Colorado cities adjusting pickleball policies over noise ordinance

Several Colorado cities are now dealing with growing pains from the fastest-growing sport in America.

Centennial has put a moratorium on new pickleball courts, while Denver has decided to close four of its most popular courts in the city.

“As this sport has grown, we’ve tried to grow with it and this court shows we are trying to address that but we need to do it right and we don’t just need to jam some courts into a park that doesn’t support that activity,” said Scott Gilmore, the deputy executive director of Denver Parks and Recreation, as he stood by new courts constructed inside Bear Valley Park in southwest Denver.

“This is done right. These courts are approximately 400 feet from the nearest homes and if you look at the park there’s vegetation. and other things between these and the community,” Gilmore continued.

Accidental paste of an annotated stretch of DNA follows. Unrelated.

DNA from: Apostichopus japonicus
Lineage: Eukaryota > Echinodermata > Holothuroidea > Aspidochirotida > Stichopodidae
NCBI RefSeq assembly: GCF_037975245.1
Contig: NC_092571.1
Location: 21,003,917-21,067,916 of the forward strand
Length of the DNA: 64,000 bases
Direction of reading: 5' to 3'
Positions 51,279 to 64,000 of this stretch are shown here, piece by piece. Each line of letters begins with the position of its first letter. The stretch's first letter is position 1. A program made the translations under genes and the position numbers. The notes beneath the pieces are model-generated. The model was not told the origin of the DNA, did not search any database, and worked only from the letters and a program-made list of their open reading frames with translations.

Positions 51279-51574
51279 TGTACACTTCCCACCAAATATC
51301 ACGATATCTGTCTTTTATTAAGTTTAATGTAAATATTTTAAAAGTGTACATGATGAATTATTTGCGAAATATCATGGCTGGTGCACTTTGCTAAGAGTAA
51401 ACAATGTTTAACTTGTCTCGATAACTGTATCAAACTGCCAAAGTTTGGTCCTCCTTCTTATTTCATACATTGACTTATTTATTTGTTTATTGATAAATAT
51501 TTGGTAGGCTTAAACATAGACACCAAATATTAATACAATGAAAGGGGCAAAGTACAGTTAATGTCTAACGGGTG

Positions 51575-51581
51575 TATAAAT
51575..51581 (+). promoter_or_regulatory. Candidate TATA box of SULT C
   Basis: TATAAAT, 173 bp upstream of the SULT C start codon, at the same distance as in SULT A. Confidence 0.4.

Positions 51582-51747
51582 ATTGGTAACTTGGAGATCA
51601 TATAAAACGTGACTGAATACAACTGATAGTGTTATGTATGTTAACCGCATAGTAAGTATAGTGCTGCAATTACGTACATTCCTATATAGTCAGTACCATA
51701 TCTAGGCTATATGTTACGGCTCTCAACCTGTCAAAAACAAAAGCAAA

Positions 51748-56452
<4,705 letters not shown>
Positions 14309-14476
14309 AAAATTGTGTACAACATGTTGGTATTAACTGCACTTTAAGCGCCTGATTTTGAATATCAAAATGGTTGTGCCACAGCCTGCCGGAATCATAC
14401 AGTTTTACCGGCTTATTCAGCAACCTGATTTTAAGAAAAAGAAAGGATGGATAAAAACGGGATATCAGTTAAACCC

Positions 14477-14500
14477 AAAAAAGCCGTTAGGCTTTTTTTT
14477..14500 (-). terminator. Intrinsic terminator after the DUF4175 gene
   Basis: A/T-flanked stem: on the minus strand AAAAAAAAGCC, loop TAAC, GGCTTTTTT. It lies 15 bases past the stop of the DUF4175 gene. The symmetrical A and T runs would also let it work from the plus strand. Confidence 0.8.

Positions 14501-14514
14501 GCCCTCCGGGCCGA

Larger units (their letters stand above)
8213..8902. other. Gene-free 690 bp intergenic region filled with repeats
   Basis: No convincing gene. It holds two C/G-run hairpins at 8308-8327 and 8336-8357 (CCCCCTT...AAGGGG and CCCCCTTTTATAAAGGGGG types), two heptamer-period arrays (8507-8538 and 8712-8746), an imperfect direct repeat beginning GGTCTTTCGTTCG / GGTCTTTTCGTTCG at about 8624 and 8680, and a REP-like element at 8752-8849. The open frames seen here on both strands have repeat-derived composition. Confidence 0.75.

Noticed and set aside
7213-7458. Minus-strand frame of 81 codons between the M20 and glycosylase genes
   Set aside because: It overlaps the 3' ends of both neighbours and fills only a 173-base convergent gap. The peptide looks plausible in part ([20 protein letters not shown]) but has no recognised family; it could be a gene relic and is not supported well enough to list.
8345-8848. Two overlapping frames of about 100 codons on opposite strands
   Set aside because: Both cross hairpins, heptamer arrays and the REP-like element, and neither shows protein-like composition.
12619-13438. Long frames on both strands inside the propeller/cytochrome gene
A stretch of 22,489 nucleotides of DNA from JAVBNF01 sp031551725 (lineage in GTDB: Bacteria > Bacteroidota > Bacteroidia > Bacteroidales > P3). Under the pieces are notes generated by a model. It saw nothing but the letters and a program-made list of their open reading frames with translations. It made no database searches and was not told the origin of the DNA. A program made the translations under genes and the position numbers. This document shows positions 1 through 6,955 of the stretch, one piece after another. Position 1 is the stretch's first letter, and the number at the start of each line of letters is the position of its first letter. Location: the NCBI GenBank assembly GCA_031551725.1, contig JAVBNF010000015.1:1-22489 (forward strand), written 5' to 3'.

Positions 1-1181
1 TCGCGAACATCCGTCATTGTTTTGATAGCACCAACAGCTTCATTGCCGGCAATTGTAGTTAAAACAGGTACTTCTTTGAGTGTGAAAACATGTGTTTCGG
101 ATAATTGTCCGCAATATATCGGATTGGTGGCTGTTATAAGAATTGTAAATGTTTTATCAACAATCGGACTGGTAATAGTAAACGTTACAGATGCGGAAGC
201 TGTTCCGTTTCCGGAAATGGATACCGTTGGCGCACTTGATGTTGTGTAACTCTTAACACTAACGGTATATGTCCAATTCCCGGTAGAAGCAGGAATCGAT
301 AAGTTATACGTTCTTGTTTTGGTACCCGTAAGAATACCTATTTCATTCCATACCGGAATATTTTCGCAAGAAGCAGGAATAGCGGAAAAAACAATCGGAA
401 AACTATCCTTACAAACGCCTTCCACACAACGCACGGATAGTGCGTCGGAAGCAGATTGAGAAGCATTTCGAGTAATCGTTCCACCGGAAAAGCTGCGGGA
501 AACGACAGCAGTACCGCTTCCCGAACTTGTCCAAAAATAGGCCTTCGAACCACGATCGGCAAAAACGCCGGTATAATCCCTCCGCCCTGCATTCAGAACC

Scott Gilmore, the deputy executive director of Denver Parks and Recreation  


Popular courts at Congress Park were across the street from more than a dozen homes that could hear the “thwack” of a wooden paddle and the plastic ball. That contact is frequently measured at around 70 decibels.

“It’s 71 decibels. That violates the noise ordinance by 16 decibels. And when you’ve got three or four courts going that noise just expands,” Gilmore said.

The city also scrapped plans for pickleball courts at Sloan’s Lake because they would be about 100 feet from residences.

The noise is also behind Centennial’s decision to pause new court construction near homes.



USA Pickleball told CBS News Colorado the noise issue only impacts 0.1% of courts in the country.

Demand for the sport is skyrocketing and has been the fastest-growing sport for three years in a row.

Gilmore says Denver, as well as other cities, thought they could simply repurpose old tennis courts. But the noise from pickleball is simply louder than tennis and creates issues when courts are placed too close to homes.

“(We want to) address the mistakes we have made and move forward and find locations that are appropriate,” said Gilmore. 

Source: Rocky Mountain News

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